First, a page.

Looking back at crime stats


From Sheriff, Prosector and Common Pleas Court

Staff Report



The Gallia Court of Common Pleas started its drug court in June 2017. The court would make use of a drug called Vivitrol aimed at blocking opiate receptors as a treatment technique for opiate addicts.


File photo

GALLIPOLIS — The Gallia Sheriff’s Office, the Gallia Prosecutor’s Office and Gallia Common Pleas Court compiled information to reflect on the current state of Gallia’s fight against crime and its comparison to previous years.

According to a report created by the Gallia Sheriff and Prosecutor, search warrants filed in 2015 numbered at 69. Warrants filed in 2016 numbered at 109 and 160 in 2017. Property crimes investigated totaled 691 in 2015, 765 in 2016 and 514 in 2017. Crimes of violence investigated numbered at 370 in 2015, 381 in 2016 and 203 in 2017. Sexual-related offenses investigated included 29 in 2015, 41 in 2016 and 13 in 2017. Drug offenses investigated in 2015 numbered at 40, 35 in 2016 and 27 in 2017. Arson cases investigated all three years numbered at two each. Crimes resulting in death investigated were two in both 2015 and 2016 and five in 2017.

Gallia Grand Jury indictments returned in 2015 numbered at 198, 233 in 2016 and 312 in 2017.

Prison commitments in 2015 numbered at two first-degree felony sentencings, nine second-degree, 23 third-degree, 13 fourth-degree and 27 fifth-degree. In 2016, first-degree felony sentencings numbered at five, seven second-degree, 18 third-degree, 23 fourth-degree and 26 fifth-degree. In 2017, 10 first-degree felony sentencings were returned, 12 second-degree, 35 third-degree, 17 fourth-degree and 17 fifth-degree.

The Gallia County Common Pleas Court Probation Department enrolled 98 new probation cases in 2017. Of the 98 new cases, 74 were directly sentenced by the court to probation. Six offenders were granted judicial release and assigned to probation upon their release. Eighteen offenders were supervised through probation while they engaged in the statutory mechanism called “Intervention in Lieu of Conviction.”

The Gallia County Common Pleas Drug Court was established in June of 2017, when the Court was awarded formal certification of the program from The Supreme Court of Ohio. The certification recognizes that the program meets the State and Court standards for drug courts in Ohio.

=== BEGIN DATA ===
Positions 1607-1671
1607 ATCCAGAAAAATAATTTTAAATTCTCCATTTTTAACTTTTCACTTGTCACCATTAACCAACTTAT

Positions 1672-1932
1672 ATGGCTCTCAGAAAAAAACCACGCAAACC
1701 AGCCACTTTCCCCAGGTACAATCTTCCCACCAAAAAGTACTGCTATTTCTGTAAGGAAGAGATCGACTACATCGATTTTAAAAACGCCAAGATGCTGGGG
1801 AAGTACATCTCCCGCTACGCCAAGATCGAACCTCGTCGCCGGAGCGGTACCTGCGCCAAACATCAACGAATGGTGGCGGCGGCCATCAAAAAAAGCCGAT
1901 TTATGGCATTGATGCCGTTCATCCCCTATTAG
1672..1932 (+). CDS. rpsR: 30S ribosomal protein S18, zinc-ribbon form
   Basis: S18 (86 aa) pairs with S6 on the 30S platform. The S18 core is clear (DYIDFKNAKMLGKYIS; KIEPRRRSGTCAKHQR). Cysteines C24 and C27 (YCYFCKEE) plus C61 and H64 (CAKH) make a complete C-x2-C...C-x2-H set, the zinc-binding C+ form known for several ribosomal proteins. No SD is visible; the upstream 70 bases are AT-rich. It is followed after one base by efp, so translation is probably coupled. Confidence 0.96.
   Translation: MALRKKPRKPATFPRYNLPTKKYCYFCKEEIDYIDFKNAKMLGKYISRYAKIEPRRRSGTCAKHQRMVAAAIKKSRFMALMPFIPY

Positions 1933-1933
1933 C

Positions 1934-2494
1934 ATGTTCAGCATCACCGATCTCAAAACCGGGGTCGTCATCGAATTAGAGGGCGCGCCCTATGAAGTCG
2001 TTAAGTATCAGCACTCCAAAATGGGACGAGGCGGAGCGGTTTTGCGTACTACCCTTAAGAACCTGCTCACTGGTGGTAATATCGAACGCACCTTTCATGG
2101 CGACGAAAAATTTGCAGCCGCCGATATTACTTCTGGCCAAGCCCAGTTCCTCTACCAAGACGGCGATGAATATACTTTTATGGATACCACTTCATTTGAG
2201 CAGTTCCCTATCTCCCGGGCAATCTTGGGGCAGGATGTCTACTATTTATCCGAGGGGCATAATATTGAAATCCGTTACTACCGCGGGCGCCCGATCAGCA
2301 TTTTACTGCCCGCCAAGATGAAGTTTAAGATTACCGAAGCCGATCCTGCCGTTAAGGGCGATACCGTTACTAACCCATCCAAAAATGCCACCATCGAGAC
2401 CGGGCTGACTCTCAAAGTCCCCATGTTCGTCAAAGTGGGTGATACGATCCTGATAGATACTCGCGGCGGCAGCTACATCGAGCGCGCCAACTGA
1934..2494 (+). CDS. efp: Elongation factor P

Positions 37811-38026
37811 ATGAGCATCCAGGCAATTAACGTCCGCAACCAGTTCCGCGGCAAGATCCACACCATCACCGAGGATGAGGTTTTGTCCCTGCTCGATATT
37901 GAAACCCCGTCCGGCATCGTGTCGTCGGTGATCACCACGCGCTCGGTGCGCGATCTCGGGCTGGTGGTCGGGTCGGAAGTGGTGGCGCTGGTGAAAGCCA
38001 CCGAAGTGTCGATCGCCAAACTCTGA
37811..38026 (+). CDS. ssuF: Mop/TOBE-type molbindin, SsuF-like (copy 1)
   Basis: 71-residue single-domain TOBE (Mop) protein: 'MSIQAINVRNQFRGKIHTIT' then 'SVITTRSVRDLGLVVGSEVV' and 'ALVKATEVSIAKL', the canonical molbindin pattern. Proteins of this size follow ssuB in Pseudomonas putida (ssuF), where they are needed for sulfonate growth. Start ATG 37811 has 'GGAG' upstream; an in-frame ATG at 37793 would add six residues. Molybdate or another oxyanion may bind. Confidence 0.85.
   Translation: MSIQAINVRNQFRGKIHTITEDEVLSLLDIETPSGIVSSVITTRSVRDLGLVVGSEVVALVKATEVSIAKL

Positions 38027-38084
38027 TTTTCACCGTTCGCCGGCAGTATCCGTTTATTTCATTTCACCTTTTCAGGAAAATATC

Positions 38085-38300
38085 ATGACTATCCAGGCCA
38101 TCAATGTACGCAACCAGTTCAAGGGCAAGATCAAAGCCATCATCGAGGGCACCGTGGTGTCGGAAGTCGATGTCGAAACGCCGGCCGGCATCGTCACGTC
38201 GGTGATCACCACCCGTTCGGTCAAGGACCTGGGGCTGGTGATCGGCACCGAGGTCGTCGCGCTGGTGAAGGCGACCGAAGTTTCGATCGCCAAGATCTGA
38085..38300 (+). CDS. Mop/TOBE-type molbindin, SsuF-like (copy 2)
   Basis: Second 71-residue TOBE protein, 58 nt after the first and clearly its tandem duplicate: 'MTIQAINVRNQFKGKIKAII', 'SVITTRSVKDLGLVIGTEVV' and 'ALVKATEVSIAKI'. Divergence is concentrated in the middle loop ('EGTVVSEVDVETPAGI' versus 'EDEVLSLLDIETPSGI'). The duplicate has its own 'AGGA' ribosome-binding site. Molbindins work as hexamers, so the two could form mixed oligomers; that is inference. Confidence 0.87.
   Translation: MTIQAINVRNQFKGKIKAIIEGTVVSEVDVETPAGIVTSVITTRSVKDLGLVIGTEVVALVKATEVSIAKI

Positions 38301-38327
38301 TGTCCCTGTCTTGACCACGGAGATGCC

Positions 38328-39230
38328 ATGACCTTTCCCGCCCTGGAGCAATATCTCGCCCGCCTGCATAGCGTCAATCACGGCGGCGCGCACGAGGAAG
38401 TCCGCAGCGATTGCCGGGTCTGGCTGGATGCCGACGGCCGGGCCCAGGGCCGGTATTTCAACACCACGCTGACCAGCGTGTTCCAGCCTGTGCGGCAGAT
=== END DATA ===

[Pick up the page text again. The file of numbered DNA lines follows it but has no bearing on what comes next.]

The drug court is a program designed to emphasize treatment as an alternative to incarceration. The program provides, for certain offenders, the opportunity to engage in closely monitored rehabilitation instead of prison. The monitoring is done by the probation department.

The goals of the drug court include reducing substance use and related criminal activity, holding drug dependent offenders accountable for their actions and decisions, providing resources and support to assist the drug dependent offenders in the acquisition of skills necessary for the maintenance of sobriety and rewarding positive life changes while maintaining accountability for negative conduct.

Program participants enter an intensive four phase treatment program scheduled to last a minimum of one year. Participants attend counseling groups, 12-step meetings, individual counseling, and case management sessions. They also have regularly scheduled court appearances and provide random urine samples. In most cases, upon successful completion of treatment, the participant will graduate from the program and either be removed from probation or moved to a less restrictive term of probation.

The drug court currently supervises 16 offenders.

Commentary from county officials regarding the numbers presented will be included in an upcoming edition of the Gallipolis Daily Tribune.

The Gallia Court of Common Pleas started its drug court in June 2017. The court would make use of a drug called Vivitrol aimed at blocking opiate receptors as a treatment technique for opiate addicts.
http://www.mydailytribune.com/wp-content/uploads/sites/42/2018/01/web1_2.10-Drug-Court2.jpegThe Gallia Court of Common Pleas started its drug court in June 2017. The court would make use of a drug called Vivitrol aimed at blocking opiate receptors as a treatment technique for opiate addicts. File photo
From Sheriff, Prosector and Common Pleas Court

Staff Report

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